Can You Use a Personal Loan for a Home Down Payment?

Written by Kim PinnelliReviewed by Nathan Brown, CFP®Updated: 8th Apr 2022
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If you don’t have money for a down payment, you might wonder if you can use a personal loan for a home down payment.

It can be done in rare circumstances, but we don’t recommend it. Here’s everything you must know.

Can You Use a Personal Loan for a Home Down Payment?

Most lenders won’t allow you to use a personal loan for a down payment. Here’s why.

It defeats the purpose.

The down payment should be YOUR investment in the home. It’s money you put down and are willing to ‘risk’ when you buy the home. When it’s your money, you are more likely to do whatever is necessary to make your payments.

If you use loan proceeds to make the down payment, you don’t have any ‘skin in the game.’ The money you used is borrowed funds. If you can’t pay your mortgage, you won’t personally lose anything (except your home, of course), but there’s no financial recourse.

Why You Should NEVER Use a Personal Loan for a Home Down Payment

There may be a few rare instances where a lender allows you to use a personal loan for a down payment; here are four reasons you should never consider it.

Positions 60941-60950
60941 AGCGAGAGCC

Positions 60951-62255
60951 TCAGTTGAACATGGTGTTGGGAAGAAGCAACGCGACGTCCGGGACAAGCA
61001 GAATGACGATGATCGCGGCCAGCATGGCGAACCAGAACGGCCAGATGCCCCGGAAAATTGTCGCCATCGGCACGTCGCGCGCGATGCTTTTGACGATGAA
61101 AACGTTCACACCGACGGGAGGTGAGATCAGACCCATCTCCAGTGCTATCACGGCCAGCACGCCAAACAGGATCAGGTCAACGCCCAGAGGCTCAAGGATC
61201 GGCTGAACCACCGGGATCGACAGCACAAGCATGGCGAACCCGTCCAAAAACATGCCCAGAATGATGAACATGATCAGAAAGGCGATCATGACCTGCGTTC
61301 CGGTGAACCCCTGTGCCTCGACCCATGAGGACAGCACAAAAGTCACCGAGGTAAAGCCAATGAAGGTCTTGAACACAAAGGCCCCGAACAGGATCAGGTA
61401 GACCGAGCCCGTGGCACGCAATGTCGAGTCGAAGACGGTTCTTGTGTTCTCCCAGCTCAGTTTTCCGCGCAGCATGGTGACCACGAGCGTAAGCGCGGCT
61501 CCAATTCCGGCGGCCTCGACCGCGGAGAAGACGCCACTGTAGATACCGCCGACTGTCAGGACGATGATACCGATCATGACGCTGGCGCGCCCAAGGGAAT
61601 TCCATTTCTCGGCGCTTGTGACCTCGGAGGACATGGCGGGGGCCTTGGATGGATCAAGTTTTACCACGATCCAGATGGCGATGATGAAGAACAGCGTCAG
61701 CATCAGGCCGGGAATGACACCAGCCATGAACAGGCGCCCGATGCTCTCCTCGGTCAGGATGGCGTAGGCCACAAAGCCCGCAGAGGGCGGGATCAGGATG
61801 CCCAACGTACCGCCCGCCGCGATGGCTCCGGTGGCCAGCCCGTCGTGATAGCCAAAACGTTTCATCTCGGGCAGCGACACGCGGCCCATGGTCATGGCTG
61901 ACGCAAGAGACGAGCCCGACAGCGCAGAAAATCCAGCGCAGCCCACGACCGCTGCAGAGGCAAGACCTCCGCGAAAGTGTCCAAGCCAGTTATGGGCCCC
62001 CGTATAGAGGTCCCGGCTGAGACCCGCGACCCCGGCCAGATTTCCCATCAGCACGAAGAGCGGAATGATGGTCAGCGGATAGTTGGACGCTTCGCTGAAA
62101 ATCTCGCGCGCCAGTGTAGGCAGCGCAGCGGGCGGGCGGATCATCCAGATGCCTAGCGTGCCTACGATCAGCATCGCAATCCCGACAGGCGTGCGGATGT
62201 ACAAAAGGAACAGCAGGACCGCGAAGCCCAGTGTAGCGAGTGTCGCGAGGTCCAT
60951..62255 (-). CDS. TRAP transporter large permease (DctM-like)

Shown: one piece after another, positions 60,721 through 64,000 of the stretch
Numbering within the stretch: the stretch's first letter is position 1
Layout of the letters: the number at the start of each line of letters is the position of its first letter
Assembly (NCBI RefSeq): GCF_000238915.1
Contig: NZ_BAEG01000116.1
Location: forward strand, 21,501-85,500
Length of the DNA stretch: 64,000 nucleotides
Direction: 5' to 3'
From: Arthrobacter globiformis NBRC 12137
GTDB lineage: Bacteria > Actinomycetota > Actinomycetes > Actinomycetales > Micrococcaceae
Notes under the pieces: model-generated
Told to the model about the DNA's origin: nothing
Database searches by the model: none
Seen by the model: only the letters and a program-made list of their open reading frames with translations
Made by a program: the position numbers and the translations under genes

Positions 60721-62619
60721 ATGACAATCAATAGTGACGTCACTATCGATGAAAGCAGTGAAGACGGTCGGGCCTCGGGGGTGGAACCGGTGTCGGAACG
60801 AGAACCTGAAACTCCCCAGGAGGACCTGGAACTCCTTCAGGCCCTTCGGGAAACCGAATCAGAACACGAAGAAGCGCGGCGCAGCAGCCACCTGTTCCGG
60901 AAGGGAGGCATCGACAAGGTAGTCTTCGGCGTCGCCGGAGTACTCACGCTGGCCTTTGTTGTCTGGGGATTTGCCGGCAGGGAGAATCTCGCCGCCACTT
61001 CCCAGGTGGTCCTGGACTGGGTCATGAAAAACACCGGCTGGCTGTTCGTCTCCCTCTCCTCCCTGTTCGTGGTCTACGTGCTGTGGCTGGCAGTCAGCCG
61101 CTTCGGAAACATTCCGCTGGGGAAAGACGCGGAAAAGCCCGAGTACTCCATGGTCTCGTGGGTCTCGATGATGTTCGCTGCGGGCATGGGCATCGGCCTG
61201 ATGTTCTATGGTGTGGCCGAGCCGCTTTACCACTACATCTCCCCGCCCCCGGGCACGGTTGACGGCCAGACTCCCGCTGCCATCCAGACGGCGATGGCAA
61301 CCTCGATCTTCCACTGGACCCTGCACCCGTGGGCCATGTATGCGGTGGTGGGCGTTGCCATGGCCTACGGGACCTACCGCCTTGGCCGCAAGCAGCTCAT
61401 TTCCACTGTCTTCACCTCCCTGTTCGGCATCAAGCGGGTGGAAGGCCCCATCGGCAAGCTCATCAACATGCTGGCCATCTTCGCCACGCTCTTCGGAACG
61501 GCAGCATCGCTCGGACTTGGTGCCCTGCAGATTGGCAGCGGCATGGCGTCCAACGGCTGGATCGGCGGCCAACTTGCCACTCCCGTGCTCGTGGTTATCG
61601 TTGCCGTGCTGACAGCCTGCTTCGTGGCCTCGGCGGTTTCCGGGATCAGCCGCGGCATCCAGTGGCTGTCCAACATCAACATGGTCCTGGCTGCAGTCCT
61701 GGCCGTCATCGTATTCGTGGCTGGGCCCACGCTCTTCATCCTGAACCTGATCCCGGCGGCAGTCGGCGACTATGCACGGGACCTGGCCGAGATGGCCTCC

#1. Personal Loan Interest Rates Tend to be High

Interest rates on personal loans are high. There’s no collateral backing them up, so lenders have to increase the interest rates. Those low mortgage rates you see everywhere aren’t nearly what banks charge for personal loan interest rates. If you’re paying high-interest rates on the down payment, you’re losing out on the investment you’re making in your home. In other words, it defeats the purpose.

#2. It Limits Mortgage Loan Options

Most mortgage lenders won’t allow a personal loan for a down payment. If it’s your only way to get down payment funds, you may have to shop around for lenders, and you’ll have limited options for choosing your loan program.

#3. 20% for a Down Payment Sometimes Isn’t Necessary

Too many people assume a 20% down payment is required and go to any length to get it, but it’s not. Most mortgage loans today don’t require a 20% down payment. You can get by with a down payment as low as 3.5% in most cases with FHA financing, and if you’re a veteran or a low to moderate-income family buying a home in a rural area, you may not even need a down payment.

#4. You Now Have More Debt to Manage

Taking on a mortgage is a big deal. It tremendously changes your budget. If you add a personal loan for your down payment to the mix, you add a lot of debt to your monthly budget that can overwhelm you quickly. What if you can’t afford the monthly mortgage payments?

Why put yourself in that situation? Instead, use funds you have or save to put your own money down and not risk dealing with another debt.

How to Get a Personal Loan for a Down Payment on a House

We don’t recommend using a personal loan for a down payment on a house. It’s not financially smart to borrow money to use as a down payment. But if it’s your only way and you don’t see any alternatives, here’s what you should know about getting a personal loan.

  • Shop around, so you get the best rates and terms (See best personal loans)